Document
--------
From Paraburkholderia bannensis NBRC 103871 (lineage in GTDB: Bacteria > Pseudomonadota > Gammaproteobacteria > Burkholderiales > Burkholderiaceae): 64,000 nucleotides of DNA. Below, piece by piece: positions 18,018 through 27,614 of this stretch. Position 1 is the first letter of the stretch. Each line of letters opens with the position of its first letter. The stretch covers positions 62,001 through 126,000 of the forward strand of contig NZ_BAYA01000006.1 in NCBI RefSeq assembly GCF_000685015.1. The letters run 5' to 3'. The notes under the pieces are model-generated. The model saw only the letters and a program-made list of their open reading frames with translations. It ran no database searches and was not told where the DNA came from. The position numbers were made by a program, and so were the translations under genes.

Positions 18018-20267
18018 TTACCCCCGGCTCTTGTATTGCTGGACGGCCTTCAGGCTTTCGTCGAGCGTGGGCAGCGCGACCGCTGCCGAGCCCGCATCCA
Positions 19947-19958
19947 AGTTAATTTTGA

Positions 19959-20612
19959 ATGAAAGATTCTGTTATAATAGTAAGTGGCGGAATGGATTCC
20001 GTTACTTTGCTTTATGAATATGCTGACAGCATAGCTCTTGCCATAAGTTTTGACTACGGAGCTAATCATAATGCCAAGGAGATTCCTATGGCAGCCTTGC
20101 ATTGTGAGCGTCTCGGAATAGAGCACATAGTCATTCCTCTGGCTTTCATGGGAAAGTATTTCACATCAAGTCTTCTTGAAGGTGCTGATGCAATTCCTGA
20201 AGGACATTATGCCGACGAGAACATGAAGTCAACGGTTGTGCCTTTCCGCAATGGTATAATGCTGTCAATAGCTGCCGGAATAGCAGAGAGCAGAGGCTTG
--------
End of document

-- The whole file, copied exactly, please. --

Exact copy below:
From Paraburkholderia bannensis NBRC 103871 (lineage in GTDB: Bacteria > Pseudomonadota > Gammaproteobacteria > Burkholderiales > Burkholderiaceae): 64,000 nucleotides of DNA. Below, piece by piece: positions 18,018 through 27,614 of this stretch. Position 1 is the first letter of the stretch. Each line of letters opens with the position of its first letter. The stretch covers positions 62,001 through 126,000 of the forward strand of contig NZ_BAYA01000006.1 in NCBI RefSeq assembly GCF_000685015.1. The letters run 5' to 3'. The notes under the pieces are model-generated. The model saw only the letters and a program-made list of their open reading frames with translations. It ran no database searches and was not told where the DNA came from. The position numbers were made by a program, and so were the translations under genes.

Positions 18018-20267
18018 TTACCCCCGGCTCTTGTATTGCTGGACGGCCTTCAGGCTTTCGTCGAGCGTGGGCAGCGCGACCGCTGCCGAGCCCGCATCCA
Positions 19947-19958
19947 AGTTAATTTTGA

Positions 19959-20612
19959 ATGAAAGATTCTGTTATAATAGTAAGTGGCGGAATGGATTCC
20001 GTTACTTTGCTTTATGAATATGCTGACAGCATAGCTCTTGCCATAAGTTTTGACTACGGAGCTAATCATAATGCCAAGGAGATTCCTATGGCAGCCTTGC
20101 ATTGTGAGCGTCTCGGAATAGAGCACATAGTCATTCCTCTGGCTTTCATGGGAAAGTATTTCACATCAAGTCTTCTTGAAGGTGCTGATGCAATTCCTGA
20201 AGGACATTATGCCGACGAGAACATGAAGTCAACGGTTGTGCCTTTCCGCAATGGTATAATGCTGTCAATAGCTGCCGGAATAGCAGAGAGCAGAGGCTTG